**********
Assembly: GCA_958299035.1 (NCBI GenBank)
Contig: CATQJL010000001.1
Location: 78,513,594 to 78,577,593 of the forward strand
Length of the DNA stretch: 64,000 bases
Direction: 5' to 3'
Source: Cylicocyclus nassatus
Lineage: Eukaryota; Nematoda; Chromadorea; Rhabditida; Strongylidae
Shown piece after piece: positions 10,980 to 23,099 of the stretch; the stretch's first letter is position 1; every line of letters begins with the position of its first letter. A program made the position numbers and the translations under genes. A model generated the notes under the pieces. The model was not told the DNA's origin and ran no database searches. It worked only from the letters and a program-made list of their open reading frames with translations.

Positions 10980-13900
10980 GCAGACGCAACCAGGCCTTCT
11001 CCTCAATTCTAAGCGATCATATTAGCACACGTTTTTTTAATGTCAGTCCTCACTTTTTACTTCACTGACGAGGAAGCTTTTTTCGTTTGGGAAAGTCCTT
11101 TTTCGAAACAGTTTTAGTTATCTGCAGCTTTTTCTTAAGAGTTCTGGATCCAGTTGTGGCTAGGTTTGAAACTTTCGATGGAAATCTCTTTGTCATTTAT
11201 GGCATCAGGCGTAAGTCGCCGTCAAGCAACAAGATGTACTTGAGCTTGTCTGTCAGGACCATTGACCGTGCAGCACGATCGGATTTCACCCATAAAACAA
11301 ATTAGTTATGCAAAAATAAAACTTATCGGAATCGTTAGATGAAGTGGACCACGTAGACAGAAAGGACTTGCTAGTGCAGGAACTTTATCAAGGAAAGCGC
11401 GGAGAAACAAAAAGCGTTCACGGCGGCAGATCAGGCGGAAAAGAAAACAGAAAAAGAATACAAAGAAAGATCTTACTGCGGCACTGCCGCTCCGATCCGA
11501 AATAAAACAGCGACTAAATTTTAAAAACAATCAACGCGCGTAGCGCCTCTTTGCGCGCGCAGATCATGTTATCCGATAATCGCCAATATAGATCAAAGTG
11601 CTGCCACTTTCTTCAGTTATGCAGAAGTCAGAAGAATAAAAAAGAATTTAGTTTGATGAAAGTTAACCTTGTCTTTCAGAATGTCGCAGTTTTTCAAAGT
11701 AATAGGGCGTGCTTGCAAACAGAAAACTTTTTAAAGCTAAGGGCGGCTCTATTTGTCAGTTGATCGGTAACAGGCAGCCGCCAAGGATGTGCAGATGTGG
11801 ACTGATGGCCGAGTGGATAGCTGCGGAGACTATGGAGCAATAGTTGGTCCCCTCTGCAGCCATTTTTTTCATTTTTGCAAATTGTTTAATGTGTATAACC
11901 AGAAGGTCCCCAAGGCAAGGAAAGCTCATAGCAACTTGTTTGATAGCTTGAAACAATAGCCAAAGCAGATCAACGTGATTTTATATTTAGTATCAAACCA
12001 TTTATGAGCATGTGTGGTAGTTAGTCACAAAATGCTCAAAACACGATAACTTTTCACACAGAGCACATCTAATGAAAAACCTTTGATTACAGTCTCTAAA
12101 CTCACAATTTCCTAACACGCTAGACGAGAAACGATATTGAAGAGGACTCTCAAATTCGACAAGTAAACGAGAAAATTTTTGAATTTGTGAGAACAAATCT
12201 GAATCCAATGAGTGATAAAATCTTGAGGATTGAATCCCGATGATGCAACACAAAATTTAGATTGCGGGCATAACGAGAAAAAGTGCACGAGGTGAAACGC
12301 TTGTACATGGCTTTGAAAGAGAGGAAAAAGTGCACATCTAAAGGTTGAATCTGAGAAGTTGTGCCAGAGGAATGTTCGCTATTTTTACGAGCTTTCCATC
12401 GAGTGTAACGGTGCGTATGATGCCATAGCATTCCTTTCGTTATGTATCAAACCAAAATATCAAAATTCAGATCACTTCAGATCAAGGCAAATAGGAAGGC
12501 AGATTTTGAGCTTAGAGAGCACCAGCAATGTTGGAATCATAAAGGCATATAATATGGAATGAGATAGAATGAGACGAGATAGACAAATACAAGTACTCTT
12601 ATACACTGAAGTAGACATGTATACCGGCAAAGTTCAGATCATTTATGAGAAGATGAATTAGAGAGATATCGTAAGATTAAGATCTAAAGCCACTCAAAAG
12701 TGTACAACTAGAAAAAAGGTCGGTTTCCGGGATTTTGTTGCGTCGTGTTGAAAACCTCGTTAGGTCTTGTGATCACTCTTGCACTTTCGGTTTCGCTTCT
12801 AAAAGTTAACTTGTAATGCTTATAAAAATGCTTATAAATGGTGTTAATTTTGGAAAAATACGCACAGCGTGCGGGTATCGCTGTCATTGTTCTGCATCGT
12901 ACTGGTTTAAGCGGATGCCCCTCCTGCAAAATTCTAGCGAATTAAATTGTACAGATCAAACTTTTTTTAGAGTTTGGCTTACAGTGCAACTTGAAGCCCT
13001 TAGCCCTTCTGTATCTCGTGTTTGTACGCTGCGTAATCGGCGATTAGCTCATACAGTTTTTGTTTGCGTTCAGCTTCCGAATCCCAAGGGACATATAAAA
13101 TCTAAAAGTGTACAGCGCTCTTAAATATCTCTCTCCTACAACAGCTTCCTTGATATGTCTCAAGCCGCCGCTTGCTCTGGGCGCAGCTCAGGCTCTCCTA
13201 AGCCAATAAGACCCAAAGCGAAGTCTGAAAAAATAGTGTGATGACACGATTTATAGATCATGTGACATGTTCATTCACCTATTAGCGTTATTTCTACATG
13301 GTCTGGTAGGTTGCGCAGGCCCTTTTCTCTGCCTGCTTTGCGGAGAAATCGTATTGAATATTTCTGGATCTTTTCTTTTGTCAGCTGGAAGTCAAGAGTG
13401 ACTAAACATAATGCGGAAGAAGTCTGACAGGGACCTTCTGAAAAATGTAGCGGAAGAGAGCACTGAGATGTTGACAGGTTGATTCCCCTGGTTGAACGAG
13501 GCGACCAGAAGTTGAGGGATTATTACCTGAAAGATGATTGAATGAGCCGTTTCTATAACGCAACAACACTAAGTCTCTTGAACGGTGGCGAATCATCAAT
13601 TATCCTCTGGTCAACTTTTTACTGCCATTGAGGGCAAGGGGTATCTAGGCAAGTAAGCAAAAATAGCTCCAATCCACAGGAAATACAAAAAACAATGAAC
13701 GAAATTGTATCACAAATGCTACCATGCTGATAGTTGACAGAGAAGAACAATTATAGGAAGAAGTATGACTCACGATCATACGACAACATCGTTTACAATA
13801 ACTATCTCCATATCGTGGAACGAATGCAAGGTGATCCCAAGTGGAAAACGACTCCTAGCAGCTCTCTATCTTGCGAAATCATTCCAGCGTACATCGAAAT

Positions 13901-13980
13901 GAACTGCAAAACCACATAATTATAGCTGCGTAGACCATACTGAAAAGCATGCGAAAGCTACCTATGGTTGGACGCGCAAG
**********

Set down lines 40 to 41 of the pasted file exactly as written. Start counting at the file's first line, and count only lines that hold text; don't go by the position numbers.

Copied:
Positions 13901-13980
13901 GAACTGCAAAACCACATAATTATAGCTGCGTAGACCATACTGAAAAGCATGCGAAAGCTACCTATGGTTGGACGCGCAAG